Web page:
“If you’re here to haunt,” said the keeper, “save yourself the aggravation. I’ve got wards. Ground ’round here’s full of quartz, so they’ll hold.”
“I’m just,” said a voice like a sigh, “here to talk.”
“Don’t particularly want to talk,” said the vulture keeper. He went back to tuning his zither.
“You have something of mine,” said the ghost. “Or you will, when your flock returns.”
The keeper strummed and made his answer into a little tune. “Whatever they bring back, it’s something of mine.”
“It’s a particularly valuable stone,” said the ghost.
The keeper worked a troublesome string. “That’s what I deal in: carbuncles (twang), snake stones (twang) — any brain stone my vultures find (twang) and you wizards will buy.” (twa-ng-ng-ng)
“I need you to deliver it to my heir-apprentice,” said the ghost, “in the hidden city of Ar-Zellekan.”
“I’m semi-retired. Only go as far as the caravanserai. Don’t go to cities, even ones I can find.” The keeper had tuned the last of the strings. “Give up and move on, little wisp. Like the priests say: rise up as rain and come down again in the Afterworld.”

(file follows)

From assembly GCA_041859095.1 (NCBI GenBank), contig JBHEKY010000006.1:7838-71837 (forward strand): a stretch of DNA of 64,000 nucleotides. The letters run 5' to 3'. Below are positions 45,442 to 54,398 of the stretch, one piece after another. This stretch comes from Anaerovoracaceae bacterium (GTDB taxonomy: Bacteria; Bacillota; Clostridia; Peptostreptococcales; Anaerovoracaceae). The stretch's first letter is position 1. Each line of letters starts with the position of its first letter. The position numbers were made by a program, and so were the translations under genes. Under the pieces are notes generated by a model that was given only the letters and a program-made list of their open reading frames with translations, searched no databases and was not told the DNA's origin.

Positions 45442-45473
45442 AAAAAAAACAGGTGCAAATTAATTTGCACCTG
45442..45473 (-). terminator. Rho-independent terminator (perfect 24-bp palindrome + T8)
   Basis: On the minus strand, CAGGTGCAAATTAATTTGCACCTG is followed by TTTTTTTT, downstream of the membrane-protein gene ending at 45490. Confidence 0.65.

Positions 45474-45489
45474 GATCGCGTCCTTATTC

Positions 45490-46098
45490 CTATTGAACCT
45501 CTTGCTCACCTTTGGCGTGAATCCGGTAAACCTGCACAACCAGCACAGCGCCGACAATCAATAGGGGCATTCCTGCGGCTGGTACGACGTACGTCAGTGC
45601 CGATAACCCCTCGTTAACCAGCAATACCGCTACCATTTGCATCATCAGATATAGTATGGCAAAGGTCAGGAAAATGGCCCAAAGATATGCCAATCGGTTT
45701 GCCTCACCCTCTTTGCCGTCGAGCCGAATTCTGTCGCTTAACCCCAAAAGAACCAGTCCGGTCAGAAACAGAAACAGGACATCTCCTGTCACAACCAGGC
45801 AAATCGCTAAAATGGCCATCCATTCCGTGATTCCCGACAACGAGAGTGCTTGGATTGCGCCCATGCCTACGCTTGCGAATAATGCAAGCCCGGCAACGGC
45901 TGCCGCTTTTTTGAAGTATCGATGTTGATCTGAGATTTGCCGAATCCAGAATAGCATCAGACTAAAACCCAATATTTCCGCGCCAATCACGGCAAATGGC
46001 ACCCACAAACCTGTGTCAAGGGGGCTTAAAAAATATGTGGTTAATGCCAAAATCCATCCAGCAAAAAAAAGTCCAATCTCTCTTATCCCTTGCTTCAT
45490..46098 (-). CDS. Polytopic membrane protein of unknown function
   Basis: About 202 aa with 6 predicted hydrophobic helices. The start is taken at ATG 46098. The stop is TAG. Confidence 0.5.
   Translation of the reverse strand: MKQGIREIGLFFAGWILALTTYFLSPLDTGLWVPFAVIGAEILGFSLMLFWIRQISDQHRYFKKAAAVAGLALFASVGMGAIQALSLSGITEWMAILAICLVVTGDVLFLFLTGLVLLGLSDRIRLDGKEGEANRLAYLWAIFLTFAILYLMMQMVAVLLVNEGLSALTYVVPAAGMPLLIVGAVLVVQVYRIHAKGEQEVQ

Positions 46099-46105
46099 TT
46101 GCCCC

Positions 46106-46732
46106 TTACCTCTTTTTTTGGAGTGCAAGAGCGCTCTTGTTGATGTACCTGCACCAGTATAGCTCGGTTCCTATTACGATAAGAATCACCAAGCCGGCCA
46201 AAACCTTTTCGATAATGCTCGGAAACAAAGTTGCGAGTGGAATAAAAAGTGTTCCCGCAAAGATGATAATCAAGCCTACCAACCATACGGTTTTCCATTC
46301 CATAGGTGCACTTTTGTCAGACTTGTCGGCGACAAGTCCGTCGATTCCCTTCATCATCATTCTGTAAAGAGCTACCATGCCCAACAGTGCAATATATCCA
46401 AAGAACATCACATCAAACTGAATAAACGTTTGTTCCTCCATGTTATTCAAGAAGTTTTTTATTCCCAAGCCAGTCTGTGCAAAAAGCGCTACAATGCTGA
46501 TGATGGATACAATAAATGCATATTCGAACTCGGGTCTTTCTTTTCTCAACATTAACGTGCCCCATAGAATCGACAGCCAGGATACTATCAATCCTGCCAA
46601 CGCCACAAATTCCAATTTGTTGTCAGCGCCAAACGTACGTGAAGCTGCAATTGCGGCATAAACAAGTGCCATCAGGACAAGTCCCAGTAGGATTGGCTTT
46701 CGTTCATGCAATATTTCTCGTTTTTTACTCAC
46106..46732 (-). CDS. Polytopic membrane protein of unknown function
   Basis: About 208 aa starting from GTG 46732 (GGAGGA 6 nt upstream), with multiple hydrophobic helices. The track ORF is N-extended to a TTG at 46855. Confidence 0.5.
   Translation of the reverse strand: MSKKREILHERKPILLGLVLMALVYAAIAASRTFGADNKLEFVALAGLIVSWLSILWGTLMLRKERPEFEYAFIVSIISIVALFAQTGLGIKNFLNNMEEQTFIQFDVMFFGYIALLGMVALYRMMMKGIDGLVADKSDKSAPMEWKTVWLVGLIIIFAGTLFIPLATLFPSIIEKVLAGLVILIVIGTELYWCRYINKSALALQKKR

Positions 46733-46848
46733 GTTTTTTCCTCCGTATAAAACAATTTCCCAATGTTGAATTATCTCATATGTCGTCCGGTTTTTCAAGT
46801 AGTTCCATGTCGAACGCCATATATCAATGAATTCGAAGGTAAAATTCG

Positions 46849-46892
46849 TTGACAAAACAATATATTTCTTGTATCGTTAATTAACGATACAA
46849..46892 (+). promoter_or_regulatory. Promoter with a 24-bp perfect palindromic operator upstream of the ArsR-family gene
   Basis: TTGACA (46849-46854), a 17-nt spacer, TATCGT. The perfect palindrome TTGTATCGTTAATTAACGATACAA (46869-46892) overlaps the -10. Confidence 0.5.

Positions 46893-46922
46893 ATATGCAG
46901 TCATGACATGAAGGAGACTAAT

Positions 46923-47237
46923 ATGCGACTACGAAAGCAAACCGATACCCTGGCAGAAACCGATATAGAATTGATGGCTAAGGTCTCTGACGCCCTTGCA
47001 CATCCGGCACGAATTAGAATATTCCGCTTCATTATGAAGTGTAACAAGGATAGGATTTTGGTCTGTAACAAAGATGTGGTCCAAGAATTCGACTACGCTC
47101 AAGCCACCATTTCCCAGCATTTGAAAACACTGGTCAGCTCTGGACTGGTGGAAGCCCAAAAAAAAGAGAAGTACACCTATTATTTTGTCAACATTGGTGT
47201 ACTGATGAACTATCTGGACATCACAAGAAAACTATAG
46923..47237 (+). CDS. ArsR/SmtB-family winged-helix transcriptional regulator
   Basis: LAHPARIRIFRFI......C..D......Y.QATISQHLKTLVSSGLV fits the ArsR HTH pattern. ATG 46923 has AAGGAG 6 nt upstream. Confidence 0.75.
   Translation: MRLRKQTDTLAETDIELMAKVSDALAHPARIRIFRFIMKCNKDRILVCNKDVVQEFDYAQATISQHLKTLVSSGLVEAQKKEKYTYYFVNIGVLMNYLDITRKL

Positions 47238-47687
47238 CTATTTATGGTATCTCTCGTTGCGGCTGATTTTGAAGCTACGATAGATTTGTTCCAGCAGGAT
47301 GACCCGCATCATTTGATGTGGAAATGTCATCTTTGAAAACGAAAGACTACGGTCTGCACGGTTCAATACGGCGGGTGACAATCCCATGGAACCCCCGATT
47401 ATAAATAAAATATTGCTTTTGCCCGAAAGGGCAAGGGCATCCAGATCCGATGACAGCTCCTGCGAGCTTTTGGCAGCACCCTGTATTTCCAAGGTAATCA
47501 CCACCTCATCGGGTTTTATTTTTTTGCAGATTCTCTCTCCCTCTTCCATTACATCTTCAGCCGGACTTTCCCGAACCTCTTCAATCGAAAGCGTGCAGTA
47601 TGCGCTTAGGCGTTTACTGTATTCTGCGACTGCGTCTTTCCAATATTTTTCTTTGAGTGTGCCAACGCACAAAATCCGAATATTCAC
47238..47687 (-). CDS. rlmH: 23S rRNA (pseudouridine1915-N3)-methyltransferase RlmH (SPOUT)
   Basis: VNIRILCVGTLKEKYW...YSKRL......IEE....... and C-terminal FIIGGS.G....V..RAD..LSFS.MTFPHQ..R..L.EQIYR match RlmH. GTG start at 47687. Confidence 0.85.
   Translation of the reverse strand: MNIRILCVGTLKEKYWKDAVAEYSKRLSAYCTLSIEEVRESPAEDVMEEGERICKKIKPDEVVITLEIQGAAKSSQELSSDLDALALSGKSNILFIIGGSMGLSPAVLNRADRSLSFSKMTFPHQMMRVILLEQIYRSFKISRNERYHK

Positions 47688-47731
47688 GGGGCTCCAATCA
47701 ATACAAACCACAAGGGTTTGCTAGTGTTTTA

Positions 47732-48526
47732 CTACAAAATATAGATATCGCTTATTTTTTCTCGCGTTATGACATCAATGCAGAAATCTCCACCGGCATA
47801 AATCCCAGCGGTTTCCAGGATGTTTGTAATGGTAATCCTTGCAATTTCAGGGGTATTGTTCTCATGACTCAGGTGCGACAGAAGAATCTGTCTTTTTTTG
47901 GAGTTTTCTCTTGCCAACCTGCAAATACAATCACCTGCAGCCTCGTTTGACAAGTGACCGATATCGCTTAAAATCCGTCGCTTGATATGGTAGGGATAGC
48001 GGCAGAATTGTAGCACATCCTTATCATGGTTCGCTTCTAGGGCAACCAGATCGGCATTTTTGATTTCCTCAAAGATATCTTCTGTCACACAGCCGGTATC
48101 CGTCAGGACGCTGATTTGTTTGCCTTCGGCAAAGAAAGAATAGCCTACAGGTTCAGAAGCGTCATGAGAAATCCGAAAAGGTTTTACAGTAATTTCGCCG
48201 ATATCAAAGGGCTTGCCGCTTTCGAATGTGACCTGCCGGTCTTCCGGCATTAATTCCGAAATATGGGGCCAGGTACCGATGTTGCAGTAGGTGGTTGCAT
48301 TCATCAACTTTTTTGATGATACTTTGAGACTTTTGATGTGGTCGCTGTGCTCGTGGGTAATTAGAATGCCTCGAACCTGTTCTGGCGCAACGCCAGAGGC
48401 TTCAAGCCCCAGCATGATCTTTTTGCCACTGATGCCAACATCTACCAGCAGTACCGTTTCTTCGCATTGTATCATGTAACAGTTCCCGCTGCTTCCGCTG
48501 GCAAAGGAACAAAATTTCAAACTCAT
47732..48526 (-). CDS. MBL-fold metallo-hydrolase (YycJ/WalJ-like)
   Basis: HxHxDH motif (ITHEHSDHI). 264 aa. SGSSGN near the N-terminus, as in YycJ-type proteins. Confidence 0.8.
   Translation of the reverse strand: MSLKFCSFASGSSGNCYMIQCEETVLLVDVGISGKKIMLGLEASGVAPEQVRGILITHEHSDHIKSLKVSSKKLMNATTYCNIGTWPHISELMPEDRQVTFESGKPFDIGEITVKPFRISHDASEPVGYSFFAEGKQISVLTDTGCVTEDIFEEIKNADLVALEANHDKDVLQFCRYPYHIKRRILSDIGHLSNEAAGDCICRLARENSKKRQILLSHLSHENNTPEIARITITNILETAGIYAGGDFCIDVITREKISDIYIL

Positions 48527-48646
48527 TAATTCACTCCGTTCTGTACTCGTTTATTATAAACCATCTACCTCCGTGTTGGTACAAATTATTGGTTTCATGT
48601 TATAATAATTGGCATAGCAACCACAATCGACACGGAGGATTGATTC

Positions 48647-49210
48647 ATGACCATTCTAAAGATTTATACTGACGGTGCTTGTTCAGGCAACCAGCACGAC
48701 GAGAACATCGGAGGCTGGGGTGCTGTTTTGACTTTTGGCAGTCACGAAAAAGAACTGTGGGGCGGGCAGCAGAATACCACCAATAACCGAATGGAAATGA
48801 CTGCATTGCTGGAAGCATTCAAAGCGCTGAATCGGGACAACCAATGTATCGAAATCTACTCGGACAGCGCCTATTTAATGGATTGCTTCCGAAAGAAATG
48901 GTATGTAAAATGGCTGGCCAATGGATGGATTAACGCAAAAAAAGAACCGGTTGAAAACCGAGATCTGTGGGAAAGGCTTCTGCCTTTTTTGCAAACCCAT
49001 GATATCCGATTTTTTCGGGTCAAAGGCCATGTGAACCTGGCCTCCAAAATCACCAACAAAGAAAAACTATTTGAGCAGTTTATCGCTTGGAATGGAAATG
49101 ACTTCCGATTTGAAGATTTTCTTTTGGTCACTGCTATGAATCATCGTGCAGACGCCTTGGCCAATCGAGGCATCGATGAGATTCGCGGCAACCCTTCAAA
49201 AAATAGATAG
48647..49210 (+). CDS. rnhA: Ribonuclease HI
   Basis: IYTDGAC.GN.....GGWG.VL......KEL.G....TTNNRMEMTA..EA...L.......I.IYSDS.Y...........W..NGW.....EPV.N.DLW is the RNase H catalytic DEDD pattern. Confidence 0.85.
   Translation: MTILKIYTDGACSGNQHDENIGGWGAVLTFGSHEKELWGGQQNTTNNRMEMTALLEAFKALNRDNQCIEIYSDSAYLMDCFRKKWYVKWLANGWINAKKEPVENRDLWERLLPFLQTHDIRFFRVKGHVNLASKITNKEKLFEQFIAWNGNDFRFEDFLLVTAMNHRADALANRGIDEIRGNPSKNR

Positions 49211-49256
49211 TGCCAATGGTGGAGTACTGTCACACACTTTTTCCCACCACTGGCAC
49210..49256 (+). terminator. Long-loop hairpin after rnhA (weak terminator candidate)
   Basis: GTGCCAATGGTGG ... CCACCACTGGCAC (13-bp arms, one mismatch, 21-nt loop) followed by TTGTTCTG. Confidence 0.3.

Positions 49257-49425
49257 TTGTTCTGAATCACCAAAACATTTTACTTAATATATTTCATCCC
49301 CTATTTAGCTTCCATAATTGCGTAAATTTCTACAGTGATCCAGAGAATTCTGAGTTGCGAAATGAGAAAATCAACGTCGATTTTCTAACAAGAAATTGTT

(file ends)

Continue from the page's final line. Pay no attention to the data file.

“My enemies will pay the merchants ten times its worth to kill you and take it.”
The keeper stopped his strumming. “That seems…” he said, “unnecessarily harsh.”
“The stone will bond with you by the time you reach the settlements,” said the ghost. “They won’t be able to use it with you alive.”
“My retirement’s getting shorter either way, although…” the keeper reached into his pocket for a zither pick, “this isn’t my first retirement.”
“Oh?”
The keeper strummed a complicated tune.
“You were a wizard, weren’t you?”
“Wizard-king. Nearly wizard-emperor,” said the keeper. “Had the skill; lacked the power.” He stilled the zither’s strings. “Guess that won’t be a problem much longer. Just hope your heir knows some good war-spells.”
“He’s a pacifist,” said the ghost, “like all our people. Perhaps I’ve exaggerated the stone’s power.”
“A hidden city would make a fine capital,” said the keeper.
“The stone’s strong, but not that strong,” said the ghost. “Nothing special. Nevermind.” He blew away with the next breeze.
“Good,” said the keeper, and returned to his zithering.

Between densely gnarled groves, the ruins of Castle Noland rose on Spindle Mountain against the late sun like a needle one cannot spot in the carpet unless the light catches it or he treads on it.  The mountain, though stunted, was steep and crumbled in Yul’s hands–a miracle it had lasted.  It would not bar him from his lost father.